(Reuters) - U.S. fund managers recommended an increase in cash holdings this month to a three-year high and a cut to equities as persistent concern about a U.S.-China trade war sent stock markets see-sawing, a Reuters poll showed.
Progress in the past week on North American Free Trade Agreement negotiations had led to expectations of further easing of global trade tensions, but the respite for short-term traders was didn’t last.
U.S. stocks ended a four-day winning streak in a broad-based sell-off on Thursday after a report that U.S. President Donald Trump was preparing to step up his trade war with China.
“The biggest risk to the U.S. and global markets is related to mounting trade tensions. While we believe these will be resolved, the process could take longer than many investors want,” said Alan Gayle, president at Via Nova Investment Management.
Average month-to-month allocation changes in Reuters polls are usually slight. The notable change in the latest survey of 12 U.S. fund managers, conducted Aug. 15-30, was the recommended increase in cash to its highest since May 2015.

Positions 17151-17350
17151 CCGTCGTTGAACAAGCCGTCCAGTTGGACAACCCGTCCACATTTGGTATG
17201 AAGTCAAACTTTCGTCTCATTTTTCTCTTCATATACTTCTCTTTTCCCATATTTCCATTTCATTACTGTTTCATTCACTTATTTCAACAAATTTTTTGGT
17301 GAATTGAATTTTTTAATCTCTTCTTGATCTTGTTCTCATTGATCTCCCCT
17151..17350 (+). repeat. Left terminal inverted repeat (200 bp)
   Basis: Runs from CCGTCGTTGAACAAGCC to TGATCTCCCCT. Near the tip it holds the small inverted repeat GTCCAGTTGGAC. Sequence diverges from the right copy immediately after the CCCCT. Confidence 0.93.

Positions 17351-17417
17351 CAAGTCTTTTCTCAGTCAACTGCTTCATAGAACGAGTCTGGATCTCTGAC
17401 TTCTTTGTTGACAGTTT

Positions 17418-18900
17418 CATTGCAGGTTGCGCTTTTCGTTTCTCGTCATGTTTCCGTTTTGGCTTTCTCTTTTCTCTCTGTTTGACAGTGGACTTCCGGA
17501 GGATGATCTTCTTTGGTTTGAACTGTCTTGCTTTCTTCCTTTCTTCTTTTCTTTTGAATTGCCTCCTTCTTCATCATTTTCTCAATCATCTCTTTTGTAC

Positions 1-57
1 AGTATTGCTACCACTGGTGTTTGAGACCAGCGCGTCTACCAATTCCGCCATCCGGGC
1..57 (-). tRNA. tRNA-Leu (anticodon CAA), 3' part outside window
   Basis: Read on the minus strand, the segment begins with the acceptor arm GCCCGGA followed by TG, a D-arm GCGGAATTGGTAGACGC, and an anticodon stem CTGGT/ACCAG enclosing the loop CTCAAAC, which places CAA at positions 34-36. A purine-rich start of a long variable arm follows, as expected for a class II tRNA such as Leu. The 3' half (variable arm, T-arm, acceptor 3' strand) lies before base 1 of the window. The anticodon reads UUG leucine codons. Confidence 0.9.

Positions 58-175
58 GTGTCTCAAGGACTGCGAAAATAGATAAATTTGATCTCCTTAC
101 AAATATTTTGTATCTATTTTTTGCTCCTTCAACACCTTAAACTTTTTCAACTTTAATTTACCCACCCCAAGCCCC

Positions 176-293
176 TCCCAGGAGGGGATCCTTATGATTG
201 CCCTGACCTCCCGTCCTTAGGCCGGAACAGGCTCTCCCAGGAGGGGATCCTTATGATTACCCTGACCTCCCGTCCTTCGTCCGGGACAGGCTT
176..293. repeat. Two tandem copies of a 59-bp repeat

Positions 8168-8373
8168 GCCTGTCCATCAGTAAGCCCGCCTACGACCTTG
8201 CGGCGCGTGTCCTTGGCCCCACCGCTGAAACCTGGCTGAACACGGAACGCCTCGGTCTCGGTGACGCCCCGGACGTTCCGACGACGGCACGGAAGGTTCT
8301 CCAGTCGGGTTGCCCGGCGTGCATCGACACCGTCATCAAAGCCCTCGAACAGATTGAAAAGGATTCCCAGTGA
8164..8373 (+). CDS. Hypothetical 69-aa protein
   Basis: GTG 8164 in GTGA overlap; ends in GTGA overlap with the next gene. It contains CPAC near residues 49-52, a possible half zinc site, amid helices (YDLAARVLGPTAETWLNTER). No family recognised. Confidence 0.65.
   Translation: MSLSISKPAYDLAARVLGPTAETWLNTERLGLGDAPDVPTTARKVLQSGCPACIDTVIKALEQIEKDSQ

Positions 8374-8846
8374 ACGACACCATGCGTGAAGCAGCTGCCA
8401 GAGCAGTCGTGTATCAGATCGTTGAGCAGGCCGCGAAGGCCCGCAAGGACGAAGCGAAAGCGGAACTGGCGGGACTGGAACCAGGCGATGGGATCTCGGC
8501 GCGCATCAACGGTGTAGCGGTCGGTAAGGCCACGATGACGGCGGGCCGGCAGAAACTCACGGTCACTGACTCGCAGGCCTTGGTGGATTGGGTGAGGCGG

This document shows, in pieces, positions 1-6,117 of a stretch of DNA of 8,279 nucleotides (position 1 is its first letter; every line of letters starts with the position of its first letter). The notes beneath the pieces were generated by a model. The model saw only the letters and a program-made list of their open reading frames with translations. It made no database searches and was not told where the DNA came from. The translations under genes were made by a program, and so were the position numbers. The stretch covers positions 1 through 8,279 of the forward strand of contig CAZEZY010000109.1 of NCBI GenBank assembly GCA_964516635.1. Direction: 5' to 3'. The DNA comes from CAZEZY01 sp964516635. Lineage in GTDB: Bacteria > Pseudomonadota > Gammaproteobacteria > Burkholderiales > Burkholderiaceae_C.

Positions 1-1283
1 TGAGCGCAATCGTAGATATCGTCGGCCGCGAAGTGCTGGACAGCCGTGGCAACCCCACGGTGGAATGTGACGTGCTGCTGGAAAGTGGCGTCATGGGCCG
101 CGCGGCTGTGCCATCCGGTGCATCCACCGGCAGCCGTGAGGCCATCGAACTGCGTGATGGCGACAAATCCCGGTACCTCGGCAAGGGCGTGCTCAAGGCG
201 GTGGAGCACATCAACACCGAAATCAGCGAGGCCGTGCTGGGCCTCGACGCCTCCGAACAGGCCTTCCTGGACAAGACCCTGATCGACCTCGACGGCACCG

“With trade still making headlines almost every day, it is best to get into cash and wait for those pockets of opportunities to buy various assets and ignore the buying and selling pressures around at the moment,” said a fund manager at a large U.S. investment firm.
Equity holdings were cut to the lowest in over a year, but still accounted for 56.6 percent of the average model global portfolio from 56.9 percent in July.
Recommended bond holdings were increased to 35.9 percent from 35.8 percent in July and cash allocations to 4.5 percent from 3.5 percent.
Reporting and polling by Rahul Karunakar, Mumal Rathore and Sujith Pai, editing by Larry King